Irène Némirovsky, a Russian Jew born in Kiev, met her death in Auschwitz in 1942. She was in love with France: she spoke fluent French, converted to Catholicism and in later life repeatedly applied for French citizenship. Ironically it was in Vichy France that she was taken away on a truck bound for Auschwitz.
She was 39 years old when she was gassed to death. She had published 14 works in her lifetime and another six have been published since. She is probably best known for her unfinished Suite Française, deemed by many critics in 2006 their book of the year.
The Wine of Solitude is her most autobiographical piece. The strength of the book is her vitriolic hatred of the haute bourgeoisie, who escape both world wars and the Russian Revolution because of their wealth and privilege. As they scurry back and forth across Europe they gamble, speculate, trade in arms and live entirely debauched and parasitic lives. She depicts a class whose narrow, closed world is devoid of warmth and compassion. They appear to have everything and yet they are always bored and unhappy despite their wealth and status. Némirovsky is especially vicious in her depiction of the “hag-like” women, including her own mother on whom she wants to take revenge. Throughout the novel there is a pervading sense of death and decay, personified by her characterisation of her own family. She does not exclude herself: “I’m just as bad as they are – flawed, bitter, egotistical”, but she wants to be better – “to conquer herself”.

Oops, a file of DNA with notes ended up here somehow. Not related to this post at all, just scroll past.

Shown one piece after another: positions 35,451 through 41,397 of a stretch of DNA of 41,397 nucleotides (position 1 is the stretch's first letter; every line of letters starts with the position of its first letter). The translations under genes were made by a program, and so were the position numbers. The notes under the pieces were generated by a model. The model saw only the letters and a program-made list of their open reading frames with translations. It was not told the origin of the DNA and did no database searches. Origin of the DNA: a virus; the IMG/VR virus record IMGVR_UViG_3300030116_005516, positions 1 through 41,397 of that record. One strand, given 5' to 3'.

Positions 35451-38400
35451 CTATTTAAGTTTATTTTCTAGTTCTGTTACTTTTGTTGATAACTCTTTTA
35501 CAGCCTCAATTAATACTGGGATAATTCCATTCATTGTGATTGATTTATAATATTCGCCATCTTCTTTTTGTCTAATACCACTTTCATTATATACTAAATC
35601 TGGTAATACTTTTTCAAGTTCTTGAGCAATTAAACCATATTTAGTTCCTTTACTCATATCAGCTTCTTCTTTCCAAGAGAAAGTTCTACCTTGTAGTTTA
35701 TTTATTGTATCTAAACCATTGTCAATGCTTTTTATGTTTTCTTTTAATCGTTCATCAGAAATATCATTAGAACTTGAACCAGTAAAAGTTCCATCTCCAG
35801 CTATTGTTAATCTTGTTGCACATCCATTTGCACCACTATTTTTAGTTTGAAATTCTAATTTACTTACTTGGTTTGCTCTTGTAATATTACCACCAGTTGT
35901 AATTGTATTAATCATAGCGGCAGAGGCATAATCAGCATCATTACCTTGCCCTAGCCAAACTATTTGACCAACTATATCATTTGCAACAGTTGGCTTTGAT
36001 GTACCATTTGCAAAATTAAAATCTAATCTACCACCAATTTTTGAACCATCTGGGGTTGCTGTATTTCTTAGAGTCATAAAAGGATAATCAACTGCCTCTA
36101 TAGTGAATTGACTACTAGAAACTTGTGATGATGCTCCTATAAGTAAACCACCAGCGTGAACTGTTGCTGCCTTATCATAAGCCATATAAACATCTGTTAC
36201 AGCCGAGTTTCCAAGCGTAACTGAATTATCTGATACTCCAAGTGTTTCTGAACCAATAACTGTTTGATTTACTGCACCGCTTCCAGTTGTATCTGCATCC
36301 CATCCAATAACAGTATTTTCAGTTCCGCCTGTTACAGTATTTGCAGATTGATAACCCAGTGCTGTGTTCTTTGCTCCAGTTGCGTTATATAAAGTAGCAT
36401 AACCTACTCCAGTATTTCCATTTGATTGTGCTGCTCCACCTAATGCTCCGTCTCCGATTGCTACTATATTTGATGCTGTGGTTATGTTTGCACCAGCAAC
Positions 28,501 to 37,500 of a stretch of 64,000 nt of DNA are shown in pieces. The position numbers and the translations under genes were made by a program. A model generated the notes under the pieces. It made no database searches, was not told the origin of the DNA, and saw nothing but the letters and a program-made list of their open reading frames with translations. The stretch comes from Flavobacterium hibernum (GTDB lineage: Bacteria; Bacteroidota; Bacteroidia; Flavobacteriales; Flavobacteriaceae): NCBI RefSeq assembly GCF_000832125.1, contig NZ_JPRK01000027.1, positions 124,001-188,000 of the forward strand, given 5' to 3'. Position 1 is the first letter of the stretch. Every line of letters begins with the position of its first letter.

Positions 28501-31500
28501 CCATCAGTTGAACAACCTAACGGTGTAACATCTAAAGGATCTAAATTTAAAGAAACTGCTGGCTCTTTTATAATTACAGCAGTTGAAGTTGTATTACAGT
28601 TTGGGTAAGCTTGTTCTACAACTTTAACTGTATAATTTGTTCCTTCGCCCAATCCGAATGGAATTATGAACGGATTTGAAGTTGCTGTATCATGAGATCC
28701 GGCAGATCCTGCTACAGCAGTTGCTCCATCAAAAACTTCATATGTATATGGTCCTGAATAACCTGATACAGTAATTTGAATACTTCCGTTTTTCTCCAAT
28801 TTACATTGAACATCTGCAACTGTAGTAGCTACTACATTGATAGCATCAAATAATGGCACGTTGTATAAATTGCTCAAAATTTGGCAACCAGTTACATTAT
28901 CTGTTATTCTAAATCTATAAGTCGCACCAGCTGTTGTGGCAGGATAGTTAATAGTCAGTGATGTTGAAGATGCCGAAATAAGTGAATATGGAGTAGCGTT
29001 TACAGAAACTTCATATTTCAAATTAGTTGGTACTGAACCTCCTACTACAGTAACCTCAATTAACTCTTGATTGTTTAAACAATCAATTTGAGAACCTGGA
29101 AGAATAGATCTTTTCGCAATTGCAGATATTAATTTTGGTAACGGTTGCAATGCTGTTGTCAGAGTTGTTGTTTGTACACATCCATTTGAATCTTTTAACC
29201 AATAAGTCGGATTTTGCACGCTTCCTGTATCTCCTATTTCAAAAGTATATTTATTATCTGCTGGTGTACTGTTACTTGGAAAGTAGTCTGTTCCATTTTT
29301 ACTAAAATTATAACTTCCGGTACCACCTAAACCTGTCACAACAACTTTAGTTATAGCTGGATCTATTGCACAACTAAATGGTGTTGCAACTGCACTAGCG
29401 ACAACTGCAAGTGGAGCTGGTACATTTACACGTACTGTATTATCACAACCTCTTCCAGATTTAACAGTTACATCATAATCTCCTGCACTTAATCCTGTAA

I found this an uncomfortable book on different levels. First, despite the backdrop of massive world events (two world wars and the Russian Revolution) there is little attention to events outside Némirovsky’s immediate family and class. You could write this off as being symbolic, but it was clearly a choice. So instead of the sense of hope and excitement generated by the revolution, and the potential to change the world, the novel focuses on the author’s family relationships, oppressive, cruel and representative of the class she loathes.
There is little warmth in this novel. The only character for whom Némirovsky feels any affection is her French governess, dismissed by her mother, because she is too close to Hélène (Irène). Her only other comfort is in nature.
The novel ends rather abruptly when Hélène decides to strike out for freedom, but I found the enduring tone pessimistic, cold and introspective. As the narrative unfolds through the perception of an adolescent girl this might be understandable, but in spite of the critical acclaim for her novels, I found this one to be individualistic, self-indulgent, repetitive and undisciplined, with much less literary merit than other works of hers.
The Wine of Solitude is published by Chatto and Windus, £14.99
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